"You either love it or hate it," Solomon said. "It's like the Stooges." In unison, everyone in the room said, "I love the Stooges," or "I hate the Stooges."
The strong reaction convinced Solomon the Stooges were fertile ground, and ever since he's been encouraging other Association scholars to look at them from an historical and cultural perspective.
"Until the Association was formed, it wasn't acceptable for academics to study popular culture," says Solomon. "But over the past 20 years it's become clear that America's contribution to the arts is popular culture. It's being studied in that context more and more."
In one paper, he argued that Stooges' shorts provide a good window on the times in which they were made--from vaudeville to the Great Depression and World War II, to resettling and getting married after the war and the economic boom of the late '40s and '50s.
"It's hard to find another cinematic unit that gives you such a long look at what was going on in America," said Solomon.
In the Stooges' Depression-era films, for instance, Moe, Larry and Curly always represented the down-trodden against the wealthy. "They'd go into an aristocrat's home to exterminate bugs or something and wind up trashing the place," says Solomon.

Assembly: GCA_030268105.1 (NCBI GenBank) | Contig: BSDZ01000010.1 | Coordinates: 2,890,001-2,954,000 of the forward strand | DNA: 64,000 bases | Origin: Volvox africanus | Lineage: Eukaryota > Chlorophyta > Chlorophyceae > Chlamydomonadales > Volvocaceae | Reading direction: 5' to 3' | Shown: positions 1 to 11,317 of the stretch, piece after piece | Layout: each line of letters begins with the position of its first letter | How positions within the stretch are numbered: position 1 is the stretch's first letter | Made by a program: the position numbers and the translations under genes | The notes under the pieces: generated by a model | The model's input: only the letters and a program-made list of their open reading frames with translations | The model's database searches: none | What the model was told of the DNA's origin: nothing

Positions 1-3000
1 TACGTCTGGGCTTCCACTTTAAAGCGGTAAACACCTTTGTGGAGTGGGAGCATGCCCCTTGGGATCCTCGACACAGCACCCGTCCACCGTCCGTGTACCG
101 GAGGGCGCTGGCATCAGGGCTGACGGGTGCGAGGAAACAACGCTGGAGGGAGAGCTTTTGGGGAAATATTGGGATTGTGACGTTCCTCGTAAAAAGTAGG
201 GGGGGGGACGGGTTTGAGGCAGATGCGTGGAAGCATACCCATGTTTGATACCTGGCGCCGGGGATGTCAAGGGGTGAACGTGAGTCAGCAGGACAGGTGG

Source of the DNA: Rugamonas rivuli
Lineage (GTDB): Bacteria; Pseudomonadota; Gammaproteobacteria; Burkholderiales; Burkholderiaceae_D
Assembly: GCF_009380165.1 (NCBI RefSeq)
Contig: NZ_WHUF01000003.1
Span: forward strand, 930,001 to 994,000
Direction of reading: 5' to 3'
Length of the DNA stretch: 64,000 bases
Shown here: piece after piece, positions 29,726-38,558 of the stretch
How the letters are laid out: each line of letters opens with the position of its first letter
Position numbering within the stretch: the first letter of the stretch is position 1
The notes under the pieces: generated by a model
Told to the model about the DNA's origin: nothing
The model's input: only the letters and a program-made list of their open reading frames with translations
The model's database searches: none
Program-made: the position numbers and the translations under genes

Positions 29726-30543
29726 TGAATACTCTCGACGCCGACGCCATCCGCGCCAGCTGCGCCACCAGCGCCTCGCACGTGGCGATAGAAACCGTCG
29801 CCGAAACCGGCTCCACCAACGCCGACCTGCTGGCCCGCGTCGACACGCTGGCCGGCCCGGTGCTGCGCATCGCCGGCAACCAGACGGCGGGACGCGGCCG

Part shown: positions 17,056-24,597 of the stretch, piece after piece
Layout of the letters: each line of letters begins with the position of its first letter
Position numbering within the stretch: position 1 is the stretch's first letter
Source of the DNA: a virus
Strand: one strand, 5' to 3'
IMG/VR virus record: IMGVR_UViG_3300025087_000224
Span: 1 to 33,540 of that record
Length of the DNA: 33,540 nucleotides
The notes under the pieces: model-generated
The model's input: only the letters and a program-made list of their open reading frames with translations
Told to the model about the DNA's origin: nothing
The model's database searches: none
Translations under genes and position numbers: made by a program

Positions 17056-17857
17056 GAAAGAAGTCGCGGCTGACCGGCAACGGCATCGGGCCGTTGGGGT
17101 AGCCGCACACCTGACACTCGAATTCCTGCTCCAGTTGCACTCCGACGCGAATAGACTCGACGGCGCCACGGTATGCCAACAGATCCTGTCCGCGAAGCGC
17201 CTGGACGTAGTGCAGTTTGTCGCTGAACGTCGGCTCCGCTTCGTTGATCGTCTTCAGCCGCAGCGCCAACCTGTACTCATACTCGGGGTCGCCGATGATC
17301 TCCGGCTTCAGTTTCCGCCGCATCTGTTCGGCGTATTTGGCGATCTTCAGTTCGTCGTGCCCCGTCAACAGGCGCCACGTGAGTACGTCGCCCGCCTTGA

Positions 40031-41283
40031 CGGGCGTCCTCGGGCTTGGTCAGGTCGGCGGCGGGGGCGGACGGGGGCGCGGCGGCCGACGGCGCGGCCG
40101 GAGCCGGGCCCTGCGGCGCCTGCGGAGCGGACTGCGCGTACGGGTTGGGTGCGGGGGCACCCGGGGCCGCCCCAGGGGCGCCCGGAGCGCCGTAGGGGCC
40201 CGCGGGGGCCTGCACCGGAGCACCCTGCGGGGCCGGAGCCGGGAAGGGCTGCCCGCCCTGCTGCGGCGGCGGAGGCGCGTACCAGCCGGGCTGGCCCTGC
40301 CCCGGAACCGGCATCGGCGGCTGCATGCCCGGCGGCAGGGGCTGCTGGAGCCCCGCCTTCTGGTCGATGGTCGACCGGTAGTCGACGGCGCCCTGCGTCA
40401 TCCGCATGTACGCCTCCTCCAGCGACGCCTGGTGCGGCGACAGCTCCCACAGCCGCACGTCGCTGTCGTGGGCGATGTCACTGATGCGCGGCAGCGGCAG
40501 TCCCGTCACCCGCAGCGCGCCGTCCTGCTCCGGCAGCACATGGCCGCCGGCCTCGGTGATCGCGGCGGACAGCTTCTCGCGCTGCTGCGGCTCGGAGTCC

Ever since he broke the ice, other scholars have come out of the shadows with papers of their own. Last year
What is there to study about a guy whose nickname is porcupine?
Morlan picked up on the Stooges versus the rich theme with a paper on how pie fights improved American spirits during the Depression.
Morlan was also the first to show that the Stooges' anti-Hitler shorts actually predated Charlie Chaplin's much-studied work, The Great Dictator.
In January 1940, the Stooges came out with You Nazty Spy, beating Chaplin by nine months. In July 1941, they released I'll Never Heil Again, an even more pointed jab at Hitler. Making Hitler look bad was highly controversial.
"All the Stooges were Jewish and they were sensitive to what was going on in Europe," says Morlan. Of the 190 shorts the Stooges made from 1934-1958, You Nazty Spy was Moe's favorite because his dream was to be a dramatic actor.
Other Stooge papers delivered at Association meetings include one from Jason Danielian, an assistant state prosecutor in Illinois, analyzing their courtroom scenes.
At the Association's recent meeting in Philadelphia, Danielian gave a videotaped analysis of shorts in which the Stooges perform as musicians. He called it Songs in the Key of Moe.